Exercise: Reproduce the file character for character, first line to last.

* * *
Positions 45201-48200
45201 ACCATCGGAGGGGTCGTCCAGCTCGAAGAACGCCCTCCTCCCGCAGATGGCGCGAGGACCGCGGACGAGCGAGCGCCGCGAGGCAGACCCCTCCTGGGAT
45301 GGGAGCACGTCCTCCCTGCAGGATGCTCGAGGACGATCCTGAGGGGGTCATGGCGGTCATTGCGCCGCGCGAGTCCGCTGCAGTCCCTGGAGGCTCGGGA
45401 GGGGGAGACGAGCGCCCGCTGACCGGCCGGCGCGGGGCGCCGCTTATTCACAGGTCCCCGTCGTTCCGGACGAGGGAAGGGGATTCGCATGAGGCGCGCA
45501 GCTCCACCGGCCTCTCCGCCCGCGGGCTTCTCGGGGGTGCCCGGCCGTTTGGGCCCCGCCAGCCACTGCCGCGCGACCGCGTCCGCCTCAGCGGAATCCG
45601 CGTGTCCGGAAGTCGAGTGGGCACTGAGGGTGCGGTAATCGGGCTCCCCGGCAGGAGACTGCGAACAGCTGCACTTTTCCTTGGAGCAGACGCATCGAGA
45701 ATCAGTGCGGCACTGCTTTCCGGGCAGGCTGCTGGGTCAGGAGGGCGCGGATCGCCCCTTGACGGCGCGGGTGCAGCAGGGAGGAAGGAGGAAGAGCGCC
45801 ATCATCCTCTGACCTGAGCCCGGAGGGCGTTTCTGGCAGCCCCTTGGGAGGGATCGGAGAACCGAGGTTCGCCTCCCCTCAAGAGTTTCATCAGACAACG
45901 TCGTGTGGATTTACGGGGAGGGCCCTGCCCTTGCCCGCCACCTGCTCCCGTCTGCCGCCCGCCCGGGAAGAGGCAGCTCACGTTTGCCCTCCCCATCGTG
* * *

Positions 45201-48200
45201 ACCATCGGAGGGGTCGTCCAGCTCGAAGAACGCCCTCCTCCCGCAGATGGCGCGAGGACCGCGGACGAGCGAGCGCCGCGAGGCAGACCCCTCCTGGGAT
45301 GGGAGCACGTCCTCCCTGCAGGATGCTCGAGGACGATCCTGAGGGGGTCATGGCGGTCATTGCGCCGCGCGAGTCCGCTGCAGTCCCTGGAGGCTCGGGA
45401 GGGGGAGACGAGCGCCCGCTGACCGGCCGGCGCGGGGCGCCGCTTATTCACAGGTCCCCGTCGTTCCGGACGAGGGAAGGGGATTCGCATGAGGCGCGCA
45501 GCTCCACCGGCCTCTCCGCCCGCGGGCTTCTCGGGGGTGCCCGGCCGTTTGGGCCCCGCCAGCCACTGCCGCGCGACCGCGTCCGCCTCAGCGGAATCCG
45601 CGTGTCCGGAAGTCGAGTGGGCACTGAGGGTGCGGTAATCGGGCTCCCCGGCAGGAGACTGCGAACAGCTGCACTTTTCCTTGGAGCAGACGCATCGAGA
45701 ATCAGTGCGGCACTGCTTTCCGGGCAGGCTGCTGGGTCAGGAGGGCGCGGATCGCCCCTTGACGGCGCGGGTGCAGCAGGGAGGAAGGAGGAAGAGCGCC
45801 ATCATCCTCTGACCTGAGCCCGGAGGGCGTTTCTGGCAGCCCCTTGGGAGGGATCGGAGAACCGAGGTTCGCCTCCCCTCAAGAGTTTCATCAGACAACG
45901 TCGTGTGGATTTACGGGGAGGGCCCTGCCCTTGCCCGCCACCTGCTCCCGTCTGCCGCCCGCCCGGGAAGAGGCAGCTCACGTTTGCCCTCCCCATCGTG